Difference between Klingon and Tengwar

David Starner prosfilaes at gmail.com
Sun Sep 19 20:21:14 CDT 2021

On Sun, Sep 19, 2021 at 8:22 AM Matt Rice <ratmice at gmail.com> wrote:
> How many of the above scripts were not intended to be written i.e. copied,
> By its very nature most scripts are.
> It's somewhat paradoxical to argue that something is for reading and
> writing, but that copying the script itself is reserved.

Stock photos are made to be copied, but not for free, and often with
usage caveats. Virtually all open source software is not public
domain, and has restrictions on how you can copy and use it.

Navajo is now offered as a subject in some Arizona public schools. The
Hopi asked why Navajo was and Hopi wasn't. Arizona said, sure, we can
offer Hopi. The Hopi said, but only to actual Hopi. Which is why Hopi
is not offered as a subject in Arizona public schools. Just because
it's a language/script, doesn't mean they want you using it.

> I don't get your Pepe the Frog analogy, unless there is a "How to draw
> Pepe the Frog" drawing book, where we don't know if the author might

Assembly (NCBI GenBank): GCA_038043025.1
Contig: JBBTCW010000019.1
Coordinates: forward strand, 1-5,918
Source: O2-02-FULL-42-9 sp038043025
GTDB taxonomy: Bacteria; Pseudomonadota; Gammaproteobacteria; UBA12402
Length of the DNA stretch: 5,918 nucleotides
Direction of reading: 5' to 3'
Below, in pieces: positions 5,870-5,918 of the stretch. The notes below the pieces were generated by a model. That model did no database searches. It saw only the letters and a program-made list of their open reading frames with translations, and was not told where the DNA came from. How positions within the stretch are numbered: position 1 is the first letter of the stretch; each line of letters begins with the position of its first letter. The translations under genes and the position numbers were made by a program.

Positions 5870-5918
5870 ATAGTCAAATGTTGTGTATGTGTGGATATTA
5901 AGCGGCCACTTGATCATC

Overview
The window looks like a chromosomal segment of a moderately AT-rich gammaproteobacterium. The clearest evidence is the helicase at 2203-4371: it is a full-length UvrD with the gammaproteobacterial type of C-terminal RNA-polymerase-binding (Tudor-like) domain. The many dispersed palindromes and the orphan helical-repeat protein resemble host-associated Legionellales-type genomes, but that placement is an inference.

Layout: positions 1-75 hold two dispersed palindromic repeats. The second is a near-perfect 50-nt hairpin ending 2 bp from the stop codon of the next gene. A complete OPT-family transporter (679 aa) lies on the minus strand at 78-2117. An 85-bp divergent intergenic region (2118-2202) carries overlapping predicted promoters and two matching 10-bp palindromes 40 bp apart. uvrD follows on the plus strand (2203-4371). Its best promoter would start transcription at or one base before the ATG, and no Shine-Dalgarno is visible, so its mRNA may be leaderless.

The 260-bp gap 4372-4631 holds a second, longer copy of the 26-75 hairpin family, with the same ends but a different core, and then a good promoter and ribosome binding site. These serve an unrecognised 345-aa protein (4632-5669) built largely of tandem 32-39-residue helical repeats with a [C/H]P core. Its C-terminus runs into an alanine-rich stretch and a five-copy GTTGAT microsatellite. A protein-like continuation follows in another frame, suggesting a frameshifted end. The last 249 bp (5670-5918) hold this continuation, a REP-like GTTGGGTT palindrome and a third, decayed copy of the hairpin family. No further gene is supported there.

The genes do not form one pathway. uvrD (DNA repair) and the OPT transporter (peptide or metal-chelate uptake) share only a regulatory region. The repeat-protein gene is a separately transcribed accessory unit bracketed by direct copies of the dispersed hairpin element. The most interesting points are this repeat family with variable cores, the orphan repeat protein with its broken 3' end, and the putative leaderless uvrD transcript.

> sue you

The creator of Pepe the Frog turned a blind eye to huge amounts of
meme use. But as the Guardian says in "Pepe the Frog creator wins
$15,000 settlement against Infowars"*: (

"Infowars had been selling Pepe’s image on posters when Furie brought
the copyright lawsuit against it in order to stop his character’s
image being used in forms that he is opposed to, especially for
commercial gain.

"Louis Tompros, Furie’s lawyer, told the Washington Post: “The goal of
this was not really about making money and certainly not about going
after Alex Jones … The goal is to make sure the use of Pepe in
association with hateful images and ideas stops, and if anybody thinks
they’re going to make any money by selling Pepe hate merchandise, they

If Osage or Adlam became a code script of some non-Osage or Fula
speaking group, said group being considered odious, I can imagine
legal action being taken to try and suppress that use. Lawsuits to
stop the Fraktur-style Adlam that's hypothetically might become
weirdly popular among certain white right-wing groups in the US and
Europe, for example.

I understand why the concerns are different, but I don't think they're
different in an abstract legal sense; they're only different in that
Paramount is far more powerful than the Barry brothers.

I do wonder if calling it pIqaD instead of Klingon, and thus
distancing Unicode from the core Paramount trademarks, might help.
Possible trademark issues are something more or less unique to

The standard is written in English . If you have trouble understanding
a particular section, read it again and again and again . . . Sit up
straight. Eat your vegetables. Do not mumble. -- _Pascal_, ISO 7185

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